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United States Department of Agriculture

Agricultural Research Service

Research Project: CLINICAL NUTRITION IN CHILDREN Title: Mapping the intestinal alpha-glucogenic enzyme specificities of starch digesting maltase-glucoamylase and sucrase-isomaltase

Authors
item Jones, Kyra -
item Sim, Lyann -
item Mohan, Sankar -
item Kumarasamy, Jayakanthan -
item Liu, Hui -
item Avery, Stephen -
item Naim, Hassan -
item Quezada-Calvillo, Roberto -
item Nichols, Buford -
item Pinto, B. Mario -
item Rose, David -

Submitted to: Bioorganic and Medicinal Chemistry
Publication Type: Peer Reviewed Journal
Publication Acceptance Date: May 18, 2011
Publication Date: May 24, 2011
Citation: Jones, K., Sim, L., Mohan, S., Kumarasamy, J., Liu, H., Avery, S., Naim, H.Y., Quezada-Calvillo, R., Nichols, B.L., Pinto, B., Rose, D.R. 2011. Mapping the intestinal alpha-glucogenic enzyme specificities of starch digesting maltase-glucoamylase and sucrase-isomaltase. Bioorganic and Medicinal Chemistry. 19(13):3929-3934.

Interpretive Summary: Food starches provide most food glucose in the form of large insoluble granules. Inhibition of starch digestion is a dietary approach to controlling blood glucose and serum insulin levels in individuals with insulin-resistant (Type II) diabetes. The two human intestinal enzyme complexes are maltase-glucoamylase and sucrase-isomaltase. Each gene product incorporates two enzymes responsible for the final step of starch digestion to absorbable free glucose. Here we compared the inhibitions of the four individual enzyme subunits of both complexes by clinical inhibitors, acarbose and miglitol, and some newly discovered inhibitors from an Ayurvedic remedy used in Asia for the treatment of Type II diabetes. We showed that the inhibitory compounds introduce selectivity towards the four enzyme subunits. Together with our published structural data, the results enhance the understanding of the role of each catalytic subunit in starch digestion, helping to guide the development of new compounds with subunit-specific antidiabetic activity. The results may also have relevance to other metabolic diseases such as obesity and cardiovascular disease.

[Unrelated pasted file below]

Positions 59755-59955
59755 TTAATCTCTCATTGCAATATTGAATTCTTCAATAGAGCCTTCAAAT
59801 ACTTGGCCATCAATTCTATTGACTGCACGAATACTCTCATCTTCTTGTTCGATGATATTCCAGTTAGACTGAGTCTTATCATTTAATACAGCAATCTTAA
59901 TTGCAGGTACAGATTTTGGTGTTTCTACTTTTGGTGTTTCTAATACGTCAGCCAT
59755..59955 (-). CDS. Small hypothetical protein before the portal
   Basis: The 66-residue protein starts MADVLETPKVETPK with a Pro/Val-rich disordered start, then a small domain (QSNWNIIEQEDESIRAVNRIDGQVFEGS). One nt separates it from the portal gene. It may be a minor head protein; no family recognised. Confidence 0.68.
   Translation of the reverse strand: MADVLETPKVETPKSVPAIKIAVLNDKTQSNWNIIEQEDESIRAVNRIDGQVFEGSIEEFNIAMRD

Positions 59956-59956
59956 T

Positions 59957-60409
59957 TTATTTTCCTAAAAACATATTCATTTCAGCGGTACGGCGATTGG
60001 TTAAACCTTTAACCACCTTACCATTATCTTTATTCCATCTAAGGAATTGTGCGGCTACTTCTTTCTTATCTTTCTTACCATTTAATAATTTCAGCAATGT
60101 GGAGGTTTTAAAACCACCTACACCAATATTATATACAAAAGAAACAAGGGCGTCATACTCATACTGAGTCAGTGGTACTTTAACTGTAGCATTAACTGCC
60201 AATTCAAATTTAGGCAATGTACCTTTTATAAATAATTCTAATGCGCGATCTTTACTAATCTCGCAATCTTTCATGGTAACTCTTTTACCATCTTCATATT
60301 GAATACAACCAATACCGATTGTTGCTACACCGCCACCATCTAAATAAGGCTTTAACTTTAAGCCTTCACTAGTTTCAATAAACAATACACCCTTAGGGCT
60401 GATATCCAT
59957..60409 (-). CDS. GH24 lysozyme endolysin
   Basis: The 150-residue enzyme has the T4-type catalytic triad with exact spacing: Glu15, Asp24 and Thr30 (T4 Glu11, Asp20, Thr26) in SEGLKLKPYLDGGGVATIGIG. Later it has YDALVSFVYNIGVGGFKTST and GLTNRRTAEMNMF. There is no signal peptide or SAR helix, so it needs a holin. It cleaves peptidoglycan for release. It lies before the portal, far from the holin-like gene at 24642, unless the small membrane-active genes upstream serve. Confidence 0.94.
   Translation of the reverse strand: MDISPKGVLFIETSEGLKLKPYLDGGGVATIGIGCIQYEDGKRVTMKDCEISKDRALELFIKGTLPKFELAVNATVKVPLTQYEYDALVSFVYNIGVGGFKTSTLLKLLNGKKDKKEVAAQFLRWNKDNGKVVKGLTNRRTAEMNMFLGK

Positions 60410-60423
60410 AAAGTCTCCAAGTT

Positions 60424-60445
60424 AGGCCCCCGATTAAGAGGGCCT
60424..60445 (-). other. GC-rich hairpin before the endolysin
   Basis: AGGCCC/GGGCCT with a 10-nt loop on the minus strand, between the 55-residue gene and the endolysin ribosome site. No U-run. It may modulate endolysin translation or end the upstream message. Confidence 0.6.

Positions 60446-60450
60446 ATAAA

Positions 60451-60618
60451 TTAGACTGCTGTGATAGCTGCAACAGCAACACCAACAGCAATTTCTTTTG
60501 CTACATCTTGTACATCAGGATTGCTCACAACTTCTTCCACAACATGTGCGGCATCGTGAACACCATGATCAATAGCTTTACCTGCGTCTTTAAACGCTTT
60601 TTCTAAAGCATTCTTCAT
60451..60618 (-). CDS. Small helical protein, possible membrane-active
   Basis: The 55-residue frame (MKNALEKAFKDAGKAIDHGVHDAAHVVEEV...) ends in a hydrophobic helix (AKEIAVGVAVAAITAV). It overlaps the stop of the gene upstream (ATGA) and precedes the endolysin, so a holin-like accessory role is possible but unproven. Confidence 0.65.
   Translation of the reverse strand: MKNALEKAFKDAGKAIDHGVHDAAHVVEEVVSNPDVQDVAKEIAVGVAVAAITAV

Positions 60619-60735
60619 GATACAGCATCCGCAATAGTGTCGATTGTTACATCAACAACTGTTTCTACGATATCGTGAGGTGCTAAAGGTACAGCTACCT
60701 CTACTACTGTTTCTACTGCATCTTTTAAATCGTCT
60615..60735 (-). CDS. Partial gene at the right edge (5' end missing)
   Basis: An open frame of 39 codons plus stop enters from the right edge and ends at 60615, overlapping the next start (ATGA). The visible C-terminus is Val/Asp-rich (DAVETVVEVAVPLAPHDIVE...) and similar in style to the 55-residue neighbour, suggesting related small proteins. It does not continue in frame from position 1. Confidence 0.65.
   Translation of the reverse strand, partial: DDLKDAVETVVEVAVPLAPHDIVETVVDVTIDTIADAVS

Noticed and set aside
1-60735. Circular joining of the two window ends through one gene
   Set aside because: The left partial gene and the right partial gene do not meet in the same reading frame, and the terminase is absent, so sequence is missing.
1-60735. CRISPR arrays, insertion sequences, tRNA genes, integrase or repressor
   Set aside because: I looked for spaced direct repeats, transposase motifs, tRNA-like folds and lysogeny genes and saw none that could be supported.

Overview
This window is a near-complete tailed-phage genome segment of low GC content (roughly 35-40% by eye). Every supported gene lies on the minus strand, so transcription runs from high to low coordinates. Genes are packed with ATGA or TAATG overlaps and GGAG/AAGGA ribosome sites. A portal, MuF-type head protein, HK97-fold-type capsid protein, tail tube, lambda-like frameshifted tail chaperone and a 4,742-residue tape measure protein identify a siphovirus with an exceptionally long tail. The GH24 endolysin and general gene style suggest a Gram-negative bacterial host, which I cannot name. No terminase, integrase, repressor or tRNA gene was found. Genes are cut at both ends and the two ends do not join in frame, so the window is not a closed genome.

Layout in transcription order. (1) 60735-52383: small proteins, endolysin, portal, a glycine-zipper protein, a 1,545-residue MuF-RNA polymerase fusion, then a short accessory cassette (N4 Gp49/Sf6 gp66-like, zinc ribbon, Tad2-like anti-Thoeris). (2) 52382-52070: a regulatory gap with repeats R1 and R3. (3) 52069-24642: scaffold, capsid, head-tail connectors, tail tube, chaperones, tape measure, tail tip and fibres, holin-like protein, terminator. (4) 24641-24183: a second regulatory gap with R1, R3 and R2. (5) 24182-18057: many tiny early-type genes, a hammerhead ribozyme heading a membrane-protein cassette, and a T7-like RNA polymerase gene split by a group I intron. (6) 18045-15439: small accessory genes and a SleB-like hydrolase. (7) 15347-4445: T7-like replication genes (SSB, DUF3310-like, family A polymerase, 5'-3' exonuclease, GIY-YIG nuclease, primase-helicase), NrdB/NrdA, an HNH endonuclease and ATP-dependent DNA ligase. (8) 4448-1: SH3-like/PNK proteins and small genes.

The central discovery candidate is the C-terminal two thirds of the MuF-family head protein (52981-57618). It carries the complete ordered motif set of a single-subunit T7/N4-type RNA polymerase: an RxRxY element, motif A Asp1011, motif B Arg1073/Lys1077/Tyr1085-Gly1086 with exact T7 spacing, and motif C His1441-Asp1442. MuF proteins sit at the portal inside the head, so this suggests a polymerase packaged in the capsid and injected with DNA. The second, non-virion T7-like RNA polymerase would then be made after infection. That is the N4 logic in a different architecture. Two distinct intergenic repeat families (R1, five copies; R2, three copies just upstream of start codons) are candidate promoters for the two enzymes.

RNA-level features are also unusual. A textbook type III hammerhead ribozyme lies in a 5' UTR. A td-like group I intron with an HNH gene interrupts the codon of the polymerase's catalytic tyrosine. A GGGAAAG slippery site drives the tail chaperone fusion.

Technical Abstract: Inhibition of intestinal alpha-glucosidases and pancreatic alpha-amylases is an approach to controlling blood glucose and serum insulin levels in individuals with Type II diabetes. The two human intestinal glucosidases are maltase-glucoamylase and sucrase-isomaltase. Each incorporates two family 31 glycoside hydrolases responsible for the final step of starch hydrolysis. Here we compare the inhibition profiles of the individual N- and C-terminal catalytic subunits of both glucosidases by clinical glucosidase inhibitors, acarbose and miglitol, and newly discovered glucosidase inhibitors from an Ayurvedic remedy used for the treatment of Type II diabetes. We show that features of the compounds introduce selectivity towards the subunits. Together with structural data, the results enhance the understanding of the role of each catalytic subunit in starch digestion, helping to guide the development of new compounds with subunit specific antidiabetic activity. The results may also have relevance to other metabolic diseases such as obesity and cardiovascular disease.

Last Modified: 12/19/2014
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